4) Trim large HSTs to 3-1/2″ x 3-1/2″ and small HSTs to 2-1/2″ x 2-1/2″ as shown above right.

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5) Arrange and sew a matching 2-1/2″ x 1-1/2″ white rectangle to each of the 2-1/2″ x 2-1/2″ HSTs as shown above left. The 2-1/2″ x 3-1/2″ units should be mirror images of each other. Press seam allowances open.

6) Arrange and sew a color 1-1/2″ x 3-1/2″ rectangle to each of the four Step 5 units as shown above right. The units should now be 3-1/2″ x 3-1/2″ and each will have a different configuration. The top two will become part of the arrow point and the bottom two will become part of the arrow tail. Press the arrow point units (top two) open and the arrow tails (bottom two) towards the color rectangle. (Less bulk this way. I often press seam allowances whichever way they want to go, rather than rigidly sticking to one method.)

arrow-step-by-step-3

7) Arrange and sew one of the remaining four 1-1/2″ x 3-1/2″ color rectangles to one of the 2-1/2″ x 3-1/2″ white rectangles to make a 3-1/2″ x 3-1/2″ unit as shown above, top left. Press seam allowances open. Repeat with the remaining three color and white rectangles.

8) Arrange all 12 units into an arrow and sew the left and right units together as shown above, top right to make six rows, 6-1/2″ x 3-1/2″ each. Press seam allowances open or to alternating sides as desired.

9) Sew rows one and two together, three and four together, and five and six together to make three 6-1/2″ x 6-1/2″ units as shown above, bottom left. Press seam allowances open or to one side as you or the blocks desire.

10) Sew the top, middle, and bottom units together as shown above, bottom right to complete the Scrappy Arrow block. Press seam allowances open. It should now be 6-1/2″ x 18-1/2″ and will finish at 6″ x 18″ when you sew the blocks together into a quilt.

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Quiltspiration 365

I love the idea of quilt-y inspiration every day. See what has been inspiring the Quiltspiration 365 team this week:

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{Shared at: Lily Quilts’ Fresh Sewing Day}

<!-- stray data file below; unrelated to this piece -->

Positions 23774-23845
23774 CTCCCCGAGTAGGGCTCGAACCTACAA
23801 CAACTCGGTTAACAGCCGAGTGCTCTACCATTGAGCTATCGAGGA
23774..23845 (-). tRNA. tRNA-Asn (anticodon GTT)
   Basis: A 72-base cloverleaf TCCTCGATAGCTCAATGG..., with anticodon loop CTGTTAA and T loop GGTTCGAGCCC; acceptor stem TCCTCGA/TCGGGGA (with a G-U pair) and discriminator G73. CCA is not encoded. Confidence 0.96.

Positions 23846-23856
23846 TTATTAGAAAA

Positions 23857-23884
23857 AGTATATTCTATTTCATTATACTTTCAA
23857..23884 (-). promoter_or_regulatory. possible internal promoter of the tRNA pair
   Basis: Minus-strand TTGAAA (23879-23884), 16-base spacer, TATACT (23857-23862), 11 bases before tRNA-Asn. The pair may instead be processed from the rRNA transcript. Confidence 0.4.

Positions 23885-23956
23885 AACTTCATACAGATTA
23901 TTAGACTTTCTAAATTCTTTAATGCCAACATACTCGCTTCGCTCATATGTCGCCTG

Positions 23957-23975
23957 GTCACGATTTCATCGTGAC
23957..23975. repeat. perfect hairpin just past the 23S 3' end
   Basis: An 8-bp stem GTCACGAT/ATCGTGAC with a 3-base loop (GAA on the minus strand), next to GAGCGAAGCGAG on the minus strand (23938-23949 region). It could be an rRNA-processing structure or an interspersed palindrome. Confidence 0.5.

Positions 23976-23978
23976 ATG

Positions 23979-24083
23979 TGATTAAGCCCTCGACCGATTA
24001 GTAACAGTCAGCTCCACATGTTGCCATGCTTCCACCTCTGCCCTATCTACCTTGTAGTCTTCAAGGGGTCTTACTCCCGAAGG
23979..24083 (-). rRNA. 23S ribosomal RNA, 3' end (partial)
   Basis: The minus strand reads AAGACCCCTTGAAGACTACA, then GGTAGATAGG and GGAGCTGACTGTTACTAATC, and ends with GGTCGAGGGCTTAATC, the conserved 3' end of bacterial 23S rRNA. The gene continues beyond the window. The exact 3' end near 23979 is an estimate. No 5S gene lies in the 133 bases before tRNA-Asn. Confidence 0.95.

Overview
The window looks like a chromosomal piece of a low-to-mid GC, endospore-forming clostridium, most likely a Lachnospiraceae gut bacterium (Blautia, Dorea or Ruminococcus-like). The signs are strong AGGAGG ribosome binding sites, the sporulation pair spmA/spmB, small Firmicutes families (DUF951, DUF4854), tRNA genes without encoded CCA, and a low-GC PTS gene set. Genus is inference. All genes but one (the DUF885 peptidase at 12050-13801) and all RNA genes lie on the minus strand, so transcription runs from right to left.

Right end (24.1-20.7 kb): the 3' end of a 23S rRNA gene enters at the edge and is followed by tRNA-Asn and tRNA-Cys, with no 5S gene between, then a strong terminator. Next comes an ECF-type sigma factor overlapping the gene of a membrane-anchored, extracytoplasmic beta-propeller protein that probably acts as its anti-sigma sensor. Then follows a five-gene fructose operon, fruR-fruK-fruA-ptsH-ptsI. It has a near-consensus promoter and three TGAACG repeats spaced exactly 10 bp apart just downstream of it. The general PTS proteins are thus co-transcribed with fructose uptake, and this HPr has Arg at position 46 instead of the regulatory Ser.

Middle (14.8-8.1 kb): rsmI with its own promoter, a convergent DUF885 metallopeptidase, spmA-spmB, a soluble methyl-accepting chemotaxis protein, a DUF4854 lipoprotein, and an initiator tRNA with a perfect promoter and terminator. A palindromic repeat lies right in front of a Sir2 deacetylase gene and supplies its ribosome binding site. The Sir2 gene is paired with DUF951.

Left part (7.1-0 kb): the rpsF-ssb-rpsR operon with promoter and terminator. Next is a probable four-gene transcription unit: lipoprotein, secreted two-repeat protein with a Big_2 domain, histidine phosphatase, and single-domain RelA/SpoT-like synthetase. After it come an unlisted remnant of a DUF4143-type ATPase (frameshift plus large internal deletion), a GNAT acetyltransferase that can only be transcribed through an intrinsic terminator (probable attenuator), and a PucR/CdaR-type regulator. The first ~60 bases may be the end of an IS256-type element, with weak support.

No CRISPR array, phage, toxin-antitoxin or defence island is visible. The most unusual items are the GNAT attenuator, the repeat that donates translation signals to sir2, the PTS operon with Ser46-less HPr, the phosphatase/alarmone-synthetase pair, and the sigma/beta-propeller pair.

muse monday: agra red fort

Welcome back to Muse Monday, one of my favorite blog series. And welcome to Quiltspiration 365, a collection of daily quilt-y inspiration brought to you by a wonderful group of quilt bloggers. Find out more about Quiltspiration 365 at the end of this post. Right now though, without further ado, here’s Muse Monday: Agra Red Fort.

Quilters can and do find inspiration every day, in places both extraordinary as well as ordinary. I recently returned from a mission to India, where I had the opportunity to volunteer in an eye clinic, giving free eye exams and glasses. But my trip wasn’t all work and no play. Here’s a peek at some quilt-y inspiration I discovered at the extraordinary Red Fort in Agra, India.

Doorways are always intriguing. They’re an eye-catching, graphic subject, perfect for art quilts. They also have a sense of mystery: What surprises lie behind that door? This doorway has a wonderful, carved hexagon-star motif above it, quite inspirational to quilters who love their hexies, and as it is the Red Fort, a classic palette of Indian red sandstone.

muse-monday-agra-red-fort-01-palette

Kona Cotton Colors from left to right: Cappuccino, Taupe, Smoke, Mahogany, Ice Peach, Honey, Cinnamon

 

These guard towers above the entrance to the Agra Red Fort remind me of a row of charming cottage quilt blocks.

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Here is some beautiful old inlaid work. These would make lovely English Paper Piecing quilt patterns.

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And some more gorgeous inland work, this time in marble. Doesn’t it remind you of intricate applique borders? In fact the construction is somewhat akin to applique in fabric, except with gemstones on marble. (More on this interesting process in a future post.)

muse-monday-agra-red-fort-04-palette

Kona Cotton Colors from left to right: Straw, Honey, Spice, Moss, Cedar, Charcoal, Sweet Pea

 

This exquisite carved marble wall could easily be incorporated into quilt designs.

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Even when you look down at the ground, quilt designs jump right out at you! Improv Rail Fence, anyone?

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This patio was so Escher-esque, I just had to include it. I’m a big M.C. Escher fan. :)
And the palette is perfect for any quilter who loves Japanese taupes.